If you have a game currently available on the Chinese iOS app store, it might be coming down soon.
Building an international audience has never been an easy task. User acquisition aside: localization, fiscal compliance, and international marketing and content standards are just a few things development teams need to address when entering foreign markets. If that wasn't enough to make any development team's head spin, China’s new content review process is about to make launching an app in China even harder. Beginning July 1, the Chinese State Administration of Press, Publication, Radio, Film and Television (SAPPRFT) will be vetting all new foreign and domestic titles before they’re available to Chinese consumers. Titles that are already available via the Chinese app markets will have to undergo a formal SAPPRFT review by October 1, 2016.
Chinese development teams will have the benefit of a simplified process which guarantees a review term of 20 days - 18 days if the content is absent of a storyline. Foreign teams aren’t quite as lucky. The new approval process does not define a timetable for foreign content review and removes any influence Apple previously had on China’s foreign content policies.
SAPPRFT’s application process is bound to be challenging for non-Chinese developers to understand and follow, but foreign developers are not without options. Third-party service providers are beginning to offer aid with the process to the tune of $2,000-5,000 USD per engagement. If that price tag seems steep, working with a local publisher could be the best option for small-mid size developers hoping to make a splash in the Chinese markets.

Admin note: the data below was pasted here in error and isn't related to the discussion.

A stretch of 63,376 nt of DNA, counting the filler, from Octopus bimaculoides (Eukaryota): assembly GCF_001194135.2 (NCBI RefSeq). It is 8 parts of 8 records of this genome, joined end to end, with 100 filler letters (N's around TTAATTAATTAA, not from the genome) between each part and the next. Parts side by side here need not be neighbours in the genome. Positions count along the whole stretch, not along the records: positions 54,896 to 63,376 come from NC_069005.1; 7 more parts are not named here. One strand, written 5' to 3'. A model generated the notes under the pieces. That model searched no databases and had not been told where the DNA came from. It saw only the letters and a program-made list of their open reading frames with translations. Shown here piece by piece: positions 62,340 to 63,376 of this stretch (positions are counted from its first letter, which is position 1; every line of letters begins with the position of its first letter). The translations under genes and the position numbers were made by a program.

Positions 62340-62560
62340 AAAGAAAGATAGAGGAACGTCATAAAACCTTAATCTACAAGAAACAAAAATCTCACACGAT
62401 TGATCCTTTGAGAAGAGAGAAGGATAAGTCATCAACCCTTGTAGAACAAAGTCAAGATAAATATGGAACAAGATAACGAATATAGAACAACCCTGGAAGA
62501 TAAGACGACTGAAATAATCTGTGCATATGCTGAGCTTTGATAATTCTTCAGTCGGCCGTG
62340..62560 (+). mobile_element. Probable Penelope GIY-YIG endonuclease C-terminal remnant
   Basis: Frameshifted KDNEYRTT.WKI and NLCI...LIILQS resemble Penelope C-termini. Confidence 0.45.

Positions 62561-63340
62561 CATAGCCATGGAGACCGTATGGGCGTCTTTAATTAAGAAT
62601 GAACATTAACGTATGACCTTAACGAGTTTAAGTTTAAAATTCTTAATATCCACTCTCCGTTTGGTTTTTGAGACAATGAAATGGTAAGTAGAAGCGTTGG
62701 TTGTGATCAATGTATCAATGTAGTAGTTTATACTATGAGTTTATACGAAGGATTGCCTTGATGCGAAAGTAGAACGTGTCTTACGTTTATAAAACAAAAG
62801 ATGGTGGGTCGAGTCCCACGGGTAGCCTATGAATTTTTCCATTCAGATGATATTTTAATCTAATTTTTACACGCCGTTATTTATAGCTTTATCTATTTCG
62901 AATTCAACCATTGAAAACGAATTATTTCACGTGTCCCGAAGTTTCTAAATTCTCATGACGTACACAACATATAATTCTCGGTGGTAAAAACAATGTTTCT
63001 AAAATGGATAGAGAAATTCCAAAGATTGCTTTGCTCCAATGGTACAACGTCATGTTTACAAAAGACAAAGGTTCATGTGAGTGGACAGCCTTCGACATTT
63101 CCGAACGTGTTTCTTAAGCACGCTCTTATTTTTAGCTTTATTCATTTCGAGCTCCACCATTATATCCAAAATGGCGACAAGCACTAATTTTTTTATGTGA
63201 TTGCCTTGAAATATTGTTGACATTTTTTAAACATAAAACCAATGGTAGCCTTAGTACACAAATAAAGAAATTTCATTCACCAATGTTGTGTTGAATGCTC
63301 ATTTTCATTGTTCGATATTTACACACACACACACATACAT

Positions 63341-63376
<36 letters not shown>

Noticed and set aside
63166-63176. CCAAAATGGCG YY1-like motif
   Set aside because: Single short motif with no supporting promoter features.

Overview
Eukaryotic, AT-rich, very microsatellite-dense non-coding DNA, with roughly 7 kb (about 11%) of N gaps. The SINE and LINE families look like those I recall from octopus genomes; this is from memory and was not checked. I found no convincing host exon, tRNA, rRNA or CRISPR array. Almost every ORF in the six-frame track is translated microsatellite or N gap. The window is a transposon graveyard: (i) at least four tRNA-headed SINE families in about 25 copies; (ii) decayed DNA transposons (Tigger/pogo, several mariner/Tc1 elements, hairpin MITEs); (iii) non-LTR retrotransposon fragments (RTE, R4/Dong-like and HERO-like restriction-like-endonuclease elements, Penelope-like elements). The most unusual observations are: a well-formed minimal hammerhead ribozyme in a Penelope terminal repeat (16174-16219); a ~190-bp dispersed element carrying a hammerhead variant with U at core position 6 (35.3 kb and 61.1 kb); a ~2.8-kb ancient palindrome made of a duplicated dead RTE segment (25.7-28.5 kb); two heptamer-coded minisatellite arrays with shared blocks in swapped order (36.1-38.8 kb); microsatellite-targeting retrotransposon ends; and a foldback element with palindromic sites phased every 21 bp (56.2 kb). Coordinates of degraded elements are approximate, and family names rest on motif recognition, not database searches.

Nonetheless, both Chinese and foreign developers should be adding an additional 1-2 months to their go to market plans and be prepared to submit source code, as source code is required as part of the application material.
Beginning July 1, the Chinese State Administration of Press, Publication, Radio, Film and Television (SAPPRFT) will begin vetting all new foreign and domestic titles before they’re available to Chinese consumers.
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